Truck accidents kill and injure thousands of Americans every year. Yet outdated insurance regulations mean that many trucking companies carry insufficient coverage to compensate victims and their families for their devastating losses.
Although lives may never be the same, victims can seek some semblance of recovery through financial compensation from negligent truck drivers and their employers. When trucking carriers and drivers are held to account for tortious (wrongful) conduct, it deprives them of the financial incentive that often drove them to engage in unreasonable risk in the first place (i.e., faster delivery times, more deliveries completed, paying less in payroll and training costs, etc.).
While most trucking accident settlements and verdicts are paid for by insurers, trucking carriers often pay higher rates when insurers have to pay out claims. However, industry lobbyists have been successful in pressuring federal legislators to keep those minimum required insurance rates down. This directly impacts truck accident victims, who may not obtain full recovery for their injuries.
The Regulation That Will Not Change
For more than 30 years, federal regulations have set minimum liability insurance coverage for trucks at $750,000. This figure has not changed since 1983. It has not even been adjusted for inflation. Fair Warning estimates that that same amount of coverage, adjusted for inflation, would equate to $2.2 million in 2017. But the minimum continues to defy inflation - let alone the exponential costs of American health care.
Oddly, even the trucking industry seems to recognize that $750,000 is not a sufficient amount of coverage to pay for the severe injuries caused by trucks and big rigs. Fair Warning reports that the Trucking Alliance encourages its members to maintain “significantly higher” coverage than the federal minimum. (Trucking companies are subject to judgments against them for any legal judgments not covered by liability insurance, but such judgments are very rarely paid.) The Federal Motor Carrier Safety Administration recently declined yet another proposal to raise the minimum coverage standard. For now, it would appear that safety has - once again - been sacrificed to the needs of politicians.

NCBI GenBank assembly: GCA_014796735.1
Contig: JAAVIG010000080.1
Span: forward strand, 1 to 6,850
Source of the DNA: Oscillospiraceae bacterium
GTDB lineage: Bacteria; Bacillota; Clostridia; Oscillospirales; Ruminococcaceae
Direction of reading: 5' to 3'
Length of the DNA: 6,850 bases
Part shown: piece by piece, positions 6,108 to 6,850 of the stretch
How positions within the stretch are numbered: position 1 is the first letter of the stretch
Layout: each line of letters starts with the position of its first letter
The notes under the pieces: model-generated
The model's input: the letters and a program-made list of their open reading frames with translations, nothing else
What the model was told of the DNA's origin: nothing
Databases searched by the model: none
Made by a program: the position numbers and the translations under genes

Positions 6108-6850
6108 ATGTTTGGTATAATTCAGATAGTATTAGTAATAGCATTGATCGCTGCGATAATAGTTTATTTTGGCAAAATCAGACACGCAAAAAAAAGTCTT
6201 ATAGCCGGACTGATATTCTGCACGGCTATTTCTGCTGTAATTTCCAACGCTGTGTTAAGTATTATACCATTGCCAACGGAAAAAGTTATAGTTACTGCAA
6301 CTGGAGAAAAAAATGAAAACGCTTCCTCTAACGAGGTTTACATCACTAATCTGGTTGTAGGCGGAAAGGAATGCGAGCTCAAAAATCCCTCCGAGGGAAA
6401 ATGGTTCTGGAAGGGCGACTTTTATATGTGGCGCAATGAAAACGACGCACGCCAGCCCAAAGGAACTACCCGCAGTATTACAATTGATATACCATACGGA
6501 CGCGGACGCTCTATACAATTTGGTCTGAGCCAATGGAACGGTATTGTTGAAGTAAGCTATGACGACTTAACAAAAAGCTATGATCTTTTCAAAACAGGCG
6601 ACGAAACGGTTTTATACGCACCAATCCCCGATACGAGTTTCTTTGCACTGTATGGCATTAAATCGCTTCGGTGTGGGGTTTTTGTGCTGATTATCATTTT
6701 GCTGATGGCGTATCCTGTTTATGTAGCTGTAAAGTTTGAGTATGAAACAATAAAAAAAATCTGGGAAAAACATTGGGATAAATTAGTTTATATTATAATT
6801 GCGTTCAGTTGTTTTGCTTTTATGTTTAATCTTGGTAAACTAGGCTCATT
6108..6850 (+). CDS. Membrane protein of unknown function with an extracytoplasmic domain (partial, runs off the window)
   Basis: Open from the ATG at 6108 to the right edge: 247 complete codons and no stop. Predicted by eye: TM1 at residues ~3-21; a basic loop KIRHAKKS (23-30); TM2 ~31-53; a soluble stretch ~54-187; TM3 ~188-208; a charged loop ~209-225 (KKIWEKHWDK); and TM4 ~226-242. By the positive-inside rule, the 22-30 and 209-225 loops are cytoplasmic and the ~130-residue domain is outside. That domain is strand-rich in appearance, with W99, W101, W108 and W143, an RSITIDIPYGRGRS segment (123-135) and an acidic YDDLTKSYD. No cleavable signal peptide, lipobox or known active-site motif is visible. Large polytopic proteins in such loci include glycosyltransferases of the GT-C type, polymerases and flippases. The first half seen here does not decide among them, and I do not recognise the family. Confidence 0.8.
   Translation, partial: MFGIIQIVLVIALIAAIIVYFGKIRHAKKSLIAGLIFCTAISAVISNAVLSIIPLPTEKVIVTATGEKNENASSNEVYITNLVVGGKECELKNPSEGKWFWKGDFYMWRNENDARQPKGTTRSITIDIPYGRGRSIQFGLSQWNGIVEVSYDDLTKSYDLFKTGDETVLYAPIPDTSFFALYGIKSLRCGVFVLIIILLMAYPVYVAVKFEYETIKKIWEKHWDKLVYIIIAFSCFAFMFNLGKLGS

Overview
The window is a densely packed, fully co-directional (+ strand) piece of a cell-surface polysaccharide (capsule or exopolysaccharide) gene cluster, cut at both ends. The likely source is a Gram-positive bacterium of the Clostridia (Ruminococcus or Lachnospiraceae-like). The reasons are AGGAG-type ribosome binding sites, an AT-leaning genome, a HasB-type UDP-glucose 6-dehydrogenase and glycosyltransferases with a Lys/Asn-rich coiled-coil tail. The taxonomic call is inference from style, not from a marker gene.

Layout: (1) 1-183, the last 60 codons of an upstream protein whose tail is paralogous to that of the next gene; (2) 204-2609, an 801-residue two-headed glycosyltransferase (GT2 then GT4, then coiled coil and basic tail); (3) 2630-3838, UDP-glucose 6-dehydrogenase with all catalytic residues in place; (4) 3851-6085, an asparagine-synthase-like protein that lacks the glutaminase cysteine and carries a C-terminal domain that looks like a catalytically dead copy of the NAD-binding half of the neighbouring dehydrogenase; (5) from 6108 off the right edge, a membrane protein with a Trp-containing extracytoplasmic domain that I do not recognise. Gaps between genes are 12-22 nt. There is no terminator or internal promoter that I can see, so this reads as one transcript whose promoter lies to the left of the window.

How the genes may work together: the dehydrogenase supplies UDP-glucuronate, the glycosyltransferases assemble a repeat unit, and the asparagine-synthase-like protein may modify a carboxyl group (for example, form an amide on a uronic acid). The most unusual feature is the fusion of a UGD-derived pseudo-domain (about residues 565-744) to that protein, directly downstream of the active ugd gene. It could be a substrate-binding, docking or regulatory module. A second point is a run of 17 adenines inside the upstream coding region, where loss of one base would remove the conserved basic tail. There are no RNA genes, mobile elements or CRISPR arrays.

Insufficient insurance coverage is a very real and devastating problem for the families who are most harmed by truck accidents. Consider the value ($9.6 million) that the Department of Transportation places on human life when calculating the costs and benefits of safety regulations. $750,000 is a mere fraction of this cost. Yet families who lose a loved one to trucking accidents are bound by the $750,000 minimum policy limits that many trucking companies carry.
This is not to say these claims aren't worth pursuing, but it's troubling that insurers are ducking out on what may be considered the lion's share of these costs, instead passing them on to injury victims and taxpayers.
How Ohio Drivers Can Protect Themselves From Truck Accidents
There are many driver behaviors which can reduce the chances of being involved in a truck accident:
- Make sure you are visible to any truck drivers nearby. Large vehicles have large blind spots, and this can make it difficult for a truck driver to avoid collision with smaller vehicles nearby. Use your horn and lights as necessary to increase visibility. Do not stay in a blind spot for too long – speed up or slow down to get out of the blind spot and remind the truck river that you are still nearby.
- Slow down! Large trucks maneuver more slowly than small vehicles, and they cannot quickly respond to cars that weave around them or make sudden movements. Speed should also be reduced any time that visibility is reduced at night, due to weather, or other circumstances.
- Allow extra space between your vehicle and any large vehicle nearby. Large, heavy vehicles require greater stopping distance, and an unexpected obstacle in the road can be disastrous for a vehicle following a truck too closely.
- Pay careful attention to the cargo hold of nearby trucks. Liquid cargo creates a sloshing effect, which can both propel the vehicle forward and cause the tank to sway across the road. Wind, slick roadways, and other weather conditions can also make it difficult for a truck driver to maintain control of his or her vehicle.
- Watch for trucks in construction zones. Trucks are typically found on shoulders, in medians, and other unexpected places in and around construction zones.
If you or a loved one has been injured in a trucking accident, contact a Columbus truck accident attorney as soon as possible. There may be a number of legal avenues for compensation, and we look forward to helping you explore those.